Anneli Furmark’s Red Winter is the Most Swedish Comic Ever

Comics Reviews Drawn & Quarterly
Anneli Furmark’s Red Winter is the Most Swedish Comic Ever

STL068645.jpegWriter: Anneli Furmark
Translator: Hanna Strömberg
Publisher: Drawn + Quarterly
Release Date: January 23, 2018

Anneli Furmark’s Red Winter is just about the most Swedish book ever. Rendered in pen with washes of color, it focuses on the affair between a married woman with three children (Siv) and a younger man (Ulrik). Instead of guilt and shame and tension among family members, however, it plays out more as a story about politics, set during a very specific time in Swedish history. If you’re not Swedish or an expert on the country, you may want to spend a little time familiarizing yourself with its political context in the late 1970s, when leftist parties saw an opportunity to take power. A surprising number of discussions focus on minute political differences between different Communist organizations, which can make for a dry read. Siv’s struggle with whether or not to leave her husband is part of the book, sure, but does it measure up to Ulrik’s self-criticism for not selling enough copies of the leftist newspaper he has to distribute daily?

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Red Winter Interior Art by Anneli Furmark

All of this makes the book sound like a snooze, but it’s not, mostly. It’s just not spicy. Furmark tells her story by giving chapters to individual characters, including Siv’s adolescent children. These are the chapters that breathe, as Marita takes advantage of her time alone in the house to snoop through cupboards and her brother’s comic books and Peter rides around with his friends drinking beer. These chapters have the feeling of real adolescence, when you’re pushing a little to see how much you can rebel, and they contrast with the slow bits of the actual revolutionaries, who worry that Ulrik’s relationship with Siv could be turned against them. There are, as you might expect, plenty of nice sweaters, and it’s always snowing. Furmark’s colors lie loosely on top of her pen lines, which have a good bit of wiggle to them, suggesting a lack of sunlight. When hints of red flood the sky, it feels like life and renewal are on the way, in contrast to the darkness of most scenes. Maybe that’s a political metaphor? Or maybe it’s just beautiful. Red Winter isn’t a great book. It’s a little too soft and episodic, too focused on particulars that may not translate all that well, but it’s got plenty of atmosphere.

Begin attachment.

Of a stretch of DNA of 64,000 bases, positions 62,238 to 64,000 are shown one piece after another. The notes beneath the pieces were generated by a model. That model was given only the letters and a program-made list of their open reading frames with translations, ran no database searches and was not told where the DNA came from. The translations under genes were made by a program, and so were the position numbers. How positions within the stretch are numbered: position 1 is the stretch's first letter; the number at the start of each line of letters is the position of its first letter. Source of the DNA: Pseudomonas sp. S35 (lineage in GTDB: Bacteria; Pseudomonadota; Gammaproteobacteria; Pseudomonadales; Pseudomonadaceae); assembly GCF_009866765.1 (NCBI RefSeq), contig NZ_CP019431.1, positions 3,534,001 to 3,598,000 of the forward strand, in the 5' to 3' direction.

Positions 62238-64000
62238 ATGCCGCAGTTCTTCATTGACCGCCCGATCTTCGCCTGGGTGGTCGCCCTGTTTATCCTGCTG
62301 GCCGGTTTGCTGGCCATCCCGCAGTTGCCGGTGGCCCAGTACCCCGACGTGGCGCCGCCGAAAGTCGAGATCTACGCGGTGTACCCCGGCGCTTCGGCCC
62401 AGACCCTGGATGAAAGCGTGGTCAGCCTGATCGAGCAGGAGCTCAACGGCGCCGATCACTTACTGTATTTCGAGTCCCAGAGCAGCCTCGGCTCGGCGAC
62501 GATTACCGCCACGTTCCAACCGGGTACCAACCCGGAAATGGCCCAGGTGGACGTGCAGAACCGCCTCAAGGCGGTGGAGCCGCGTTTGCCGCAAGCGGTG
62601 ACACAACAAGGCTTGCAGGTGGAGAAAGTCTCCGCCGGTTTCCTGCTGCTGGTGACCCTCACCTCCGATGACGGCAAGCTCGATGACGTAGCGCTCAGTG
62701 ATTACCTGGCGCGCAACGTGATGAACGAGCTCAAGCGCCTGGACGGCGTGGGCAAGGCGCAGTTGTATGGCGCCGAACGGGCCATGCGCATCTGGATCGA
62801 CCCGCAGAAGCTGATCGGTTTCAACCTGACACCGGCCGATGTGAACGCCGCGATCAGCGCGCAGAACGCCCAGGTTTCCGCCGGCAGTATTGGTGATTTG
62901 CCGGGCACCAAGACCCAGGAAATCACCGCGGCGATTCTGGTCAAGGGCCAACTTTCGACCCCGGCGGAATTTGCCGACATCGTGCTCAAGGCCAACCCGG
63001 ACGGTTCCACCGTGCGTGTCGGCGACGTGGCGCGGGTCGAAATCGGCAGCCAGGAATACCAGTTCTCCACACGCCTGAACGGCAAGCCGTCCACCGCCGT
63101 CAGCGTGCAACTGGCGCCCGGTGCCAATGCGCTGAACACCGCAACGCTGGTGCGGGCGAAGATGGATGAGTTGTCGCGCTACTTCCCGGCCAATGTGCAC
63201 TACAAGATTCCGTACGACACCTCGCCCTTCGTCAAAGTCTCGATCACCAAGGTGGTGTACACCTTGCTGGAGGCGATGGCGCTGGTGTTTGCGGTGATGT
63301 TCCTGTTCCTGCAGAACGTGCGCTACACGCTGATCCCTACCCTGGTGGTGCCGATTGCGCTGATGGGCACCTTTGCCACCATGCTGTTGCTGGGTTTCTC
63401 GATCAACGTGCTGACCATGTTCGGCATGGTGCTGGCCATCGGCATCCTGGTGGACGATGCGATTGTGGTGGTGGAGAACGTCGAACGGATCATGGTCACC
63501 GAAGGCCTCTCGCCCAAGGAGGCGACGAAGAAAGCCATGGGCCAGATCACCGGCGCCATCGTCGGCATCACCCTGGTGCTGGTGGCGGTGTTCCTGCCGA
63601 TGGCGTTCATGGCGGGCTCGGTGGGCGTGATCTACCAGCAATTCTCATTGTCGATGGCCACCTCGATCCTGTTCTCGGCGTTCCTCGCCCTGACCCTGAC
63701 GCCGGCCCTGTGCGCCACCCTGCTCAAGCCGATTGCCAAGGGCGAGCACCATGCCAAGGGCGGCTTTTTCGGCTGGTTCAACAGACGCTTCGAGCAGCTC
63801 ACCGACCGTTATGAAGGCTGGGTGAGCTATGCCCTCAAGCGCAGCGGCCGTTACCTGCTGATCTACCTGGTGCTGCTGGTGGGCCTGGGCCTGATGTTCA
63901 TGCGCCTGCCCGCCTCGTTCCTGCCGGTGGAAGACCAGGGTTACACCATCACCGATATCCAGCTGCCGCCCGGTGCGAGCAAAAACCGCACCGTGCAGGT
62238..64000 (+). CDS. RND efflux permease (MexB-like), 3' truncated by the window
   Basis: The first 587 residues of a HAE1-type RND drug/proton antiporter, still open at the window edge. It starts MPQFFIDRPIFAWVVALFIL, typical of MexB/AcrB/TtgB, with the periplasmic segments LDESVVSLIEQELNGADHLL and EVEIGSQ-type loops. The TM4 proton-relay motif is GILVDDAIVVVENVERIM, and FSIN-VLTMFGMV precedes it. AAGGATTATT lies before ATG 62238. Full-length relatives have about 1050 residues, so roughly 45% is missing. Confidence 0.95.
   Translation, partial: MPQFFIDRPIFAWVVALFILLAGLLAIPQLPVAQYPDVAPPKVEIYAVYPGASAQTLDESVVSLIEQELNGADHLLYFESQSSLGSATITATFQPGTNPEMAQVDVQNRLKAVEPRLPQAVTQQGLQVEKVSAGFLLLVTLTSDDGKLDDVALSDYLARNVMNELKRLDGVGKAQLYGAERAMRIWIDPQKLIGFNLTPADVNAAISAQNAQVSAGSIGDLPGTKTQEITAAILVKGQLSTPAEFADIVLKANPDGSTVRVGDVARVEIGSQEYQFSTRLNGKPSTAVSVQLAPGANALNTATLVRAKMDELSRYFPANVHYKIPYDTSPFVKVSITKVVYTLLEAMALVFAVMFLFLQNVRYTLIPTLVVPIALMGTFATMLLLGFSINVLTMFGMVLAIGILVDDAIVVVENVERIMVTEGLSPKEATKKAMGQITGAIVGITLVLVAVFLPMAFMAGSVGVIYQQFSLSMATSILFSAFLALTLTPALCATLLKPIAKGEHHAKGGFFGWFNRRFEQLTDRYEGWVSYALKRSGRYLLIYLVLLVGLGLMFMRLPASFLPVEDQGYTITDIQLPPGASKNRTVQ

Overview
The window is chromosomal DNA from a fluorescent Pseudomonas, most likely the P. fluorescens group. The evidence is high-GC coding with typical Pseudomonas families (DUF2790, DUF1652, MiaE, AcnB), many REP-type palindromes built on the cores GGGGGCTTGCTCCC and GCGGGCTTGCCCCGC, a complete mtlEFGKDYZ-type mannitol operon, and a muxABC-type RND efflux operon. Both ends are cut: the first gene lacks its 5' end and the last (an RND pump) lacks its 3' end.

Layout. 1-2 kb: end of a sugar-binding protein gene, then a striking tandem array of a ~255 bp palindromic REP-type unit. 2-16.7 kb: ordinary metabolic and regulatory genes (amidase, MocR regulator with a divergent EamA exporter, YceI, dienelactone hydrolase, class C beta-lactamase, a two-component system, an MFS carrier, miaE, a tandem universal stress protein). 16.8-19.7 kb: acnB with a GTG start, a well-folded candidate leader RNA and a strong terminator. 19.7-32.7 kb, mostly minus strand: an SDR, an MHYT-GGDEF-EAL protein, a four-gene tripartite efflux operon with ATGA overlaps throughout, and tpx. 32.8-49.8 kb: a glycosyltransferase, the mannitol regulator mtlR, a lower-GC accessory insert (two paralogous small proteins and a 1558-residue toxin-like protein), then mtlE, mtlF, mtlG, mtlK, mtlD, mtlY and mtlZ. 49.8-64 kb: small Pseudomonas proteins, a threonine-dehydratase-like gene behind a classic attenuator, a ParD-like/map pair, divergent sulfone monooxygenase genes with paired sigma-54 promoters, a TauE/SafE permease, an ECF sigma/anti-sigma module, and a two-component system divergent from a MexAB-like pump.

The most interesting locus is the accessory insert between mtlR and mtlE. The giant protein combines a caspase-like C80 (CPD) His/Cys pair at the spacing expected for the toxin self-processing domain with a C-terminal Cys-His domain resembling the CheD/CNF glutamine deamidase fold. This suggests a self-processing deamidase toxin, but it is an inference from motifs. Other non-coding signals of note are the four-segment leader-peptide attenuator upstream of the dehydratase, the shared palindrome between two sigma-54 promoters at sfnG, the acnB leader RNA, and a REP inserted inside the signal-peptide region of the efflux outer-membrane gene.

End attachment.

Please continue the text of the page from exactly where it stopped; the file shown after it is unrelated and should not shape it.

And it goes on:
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Red Winter Interior Art by Anneli Furmark

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